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avatar OB Joe June 28, 2012 at 10:25 am

Gary – You are off base on at least two points. Most progressives realize the limitations of this act – and also understand it’s the best we can get at this moment in history. It’s already passed, Gary, as you knnow, and the right has been howling ever since. To not get the significance here – I have to say ah, which planet are you on?

The Syrian situation is really screwed up. A genuine civil war is going on. Sounds like you’re one of those lefties who think the enemy of my enemy is my friend. So since Assad is a friend of certain countries, those attacking him at home must be “terrorists” formented by Obama. Again, man, get your perception aligned.

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avatar Gary Ghirardi June 28, 2012 at 11:29 am

Your right Joe. There is no relationship between the C.I.A., the U.S. Government, and Obama. What was the New York Times thinking in making a reference to the U.S. government providing “assistance” to the Syrian rebels?

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avatar Gary Ghirardi June 28, 2012 at 12:04 pm

What are the limits of compromise for “progressives” within the political opportunities available at a point in time? It seems that pragmatism cannot protect civil liberties, which in your subtext seem to have been ceded to the concerns of the reactionary right. I am now going to be looking at an escalating fine if I do not buy health insurance? These are new rules for negotiating civil society that will increase the marginalization of the “others” inside our U.S. society and by adjusting ourselves to these new cultural expectations internally, justify the rationalizations for interventions in other societies, (namely all), where our systems of government have interests at stake. Where do you draw the line? This is the death to human governance by degrees of compromise.

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avatar Bearded OBcean June 28, 2012 at 2:12 pm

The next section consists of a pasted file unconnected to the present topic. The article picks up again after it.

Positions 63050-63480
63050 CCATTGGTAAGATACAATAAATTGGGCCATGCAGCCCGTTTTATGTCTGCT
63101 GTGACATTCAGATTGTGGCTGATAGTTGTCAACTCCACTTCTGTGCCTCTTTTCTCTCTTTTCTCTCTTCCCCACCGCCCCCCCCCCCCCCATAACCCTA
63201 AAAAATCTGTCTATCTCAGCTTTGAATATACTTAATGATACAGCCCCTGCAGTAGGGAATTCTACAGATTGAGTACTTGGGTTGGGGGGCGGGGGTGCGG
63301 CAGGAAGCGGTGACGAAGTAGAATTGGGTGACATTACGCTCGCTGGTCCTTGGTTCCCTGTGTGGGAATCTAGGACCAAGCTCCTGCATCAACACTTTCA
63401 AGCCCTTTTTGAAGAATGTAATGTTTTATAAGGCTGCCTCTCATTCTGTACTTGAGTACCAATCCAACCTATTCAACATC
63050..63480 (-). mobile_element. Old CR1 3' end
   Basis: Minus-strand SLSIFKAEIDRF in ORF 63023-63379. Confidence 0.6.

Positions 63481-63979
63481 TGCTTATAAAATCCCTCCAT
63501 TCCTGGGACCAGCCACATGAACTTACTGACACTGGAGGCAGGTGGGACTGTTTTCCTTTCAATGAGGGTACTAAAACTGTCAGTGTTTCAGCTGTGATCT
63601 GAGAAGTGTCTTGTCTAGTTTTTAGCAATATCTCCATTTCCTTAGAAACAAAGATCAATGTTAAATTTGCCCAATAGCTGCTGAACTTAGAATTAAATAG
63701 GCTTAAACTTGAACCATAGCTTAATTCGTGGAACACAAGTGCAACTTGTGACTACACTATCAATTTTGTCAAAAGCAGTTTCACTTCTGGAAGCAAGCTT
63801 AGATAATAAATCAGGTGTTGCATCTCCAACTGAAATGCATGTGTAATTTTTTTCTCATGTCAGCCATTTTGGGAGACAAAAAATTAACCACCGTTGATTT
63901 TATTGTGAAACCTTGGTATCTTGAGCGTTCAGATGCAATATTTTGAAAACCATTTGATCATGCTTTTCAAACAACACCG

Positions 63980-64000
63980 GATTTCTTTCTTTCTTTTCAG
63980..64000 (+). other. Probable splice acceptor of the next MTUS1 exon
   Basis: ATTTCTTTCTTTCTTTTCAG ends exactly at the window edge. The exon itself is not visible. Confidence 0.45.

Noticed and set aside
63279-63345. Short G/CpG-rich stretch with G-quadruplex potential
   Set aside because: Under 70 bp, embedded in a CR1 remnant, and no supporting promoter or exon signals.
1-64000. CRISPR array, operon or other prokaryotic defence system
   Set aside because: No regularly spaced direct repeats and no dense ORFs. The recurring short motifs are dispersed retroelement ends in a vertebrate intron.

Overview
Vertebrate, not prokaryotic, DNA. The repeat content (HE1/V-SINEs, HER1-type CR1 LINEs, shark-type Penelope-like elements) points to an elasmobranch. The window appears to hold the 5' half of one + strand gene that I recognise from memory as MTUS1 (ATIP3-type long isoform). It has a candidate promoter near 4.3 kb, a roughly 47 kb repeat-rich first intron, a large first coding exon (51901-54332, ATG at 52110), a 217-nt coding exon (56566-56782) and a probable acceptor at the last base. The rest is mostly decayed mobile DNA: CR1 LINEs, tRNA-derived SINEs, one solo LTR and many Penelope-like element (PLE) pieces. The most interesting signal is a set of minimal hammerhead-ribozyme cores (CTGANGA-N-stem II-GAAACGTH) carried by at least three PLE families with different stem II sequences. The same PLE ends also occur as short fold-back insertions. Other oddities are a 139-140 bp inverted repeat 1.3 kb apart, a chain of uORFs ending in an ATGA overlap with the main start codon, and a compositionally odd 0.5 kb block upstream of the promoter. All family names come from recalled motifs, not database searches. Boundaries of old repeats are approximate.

Well the good news is that we don’t have to worry about the Supreme Court being hijacked by a radical wing as would have been the case if the conservative jurists all voted in lockstep. Of course, no one expected the liberal wing of the Court would vote in any other manner than it did. So they have that going for them. Funny how that works out. Can’t recall too many conservatives noting the end of the Supreme Court’s impartiality if the law were upheld. Seems a few on the other side can breathe a sigh of relief, huh?

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avatar hoodie June 28, 2012 at 3:44 pm

Can anyone translate this to what it means for the average (or below) working guy without coverage through their employer?
What are the projected annual costs for a single adult? $95 or 1% of your income? I’m not clear if that uninsured penalty amount is what you are paying to receive coverage or simply a penalty.

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avatar Andy Cohen June 30, 2012 at 11:59 pm

The penalty for not buying health insurance depends on your income level and ability to pay. It is levied through the IRS, but is designed to not be enforceable. Kind of weird like that.

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avatar Gary Ghirardi July 1, 2012 at 10:04 am

None of what you have explained should put people at ease with this compromised health care legislation.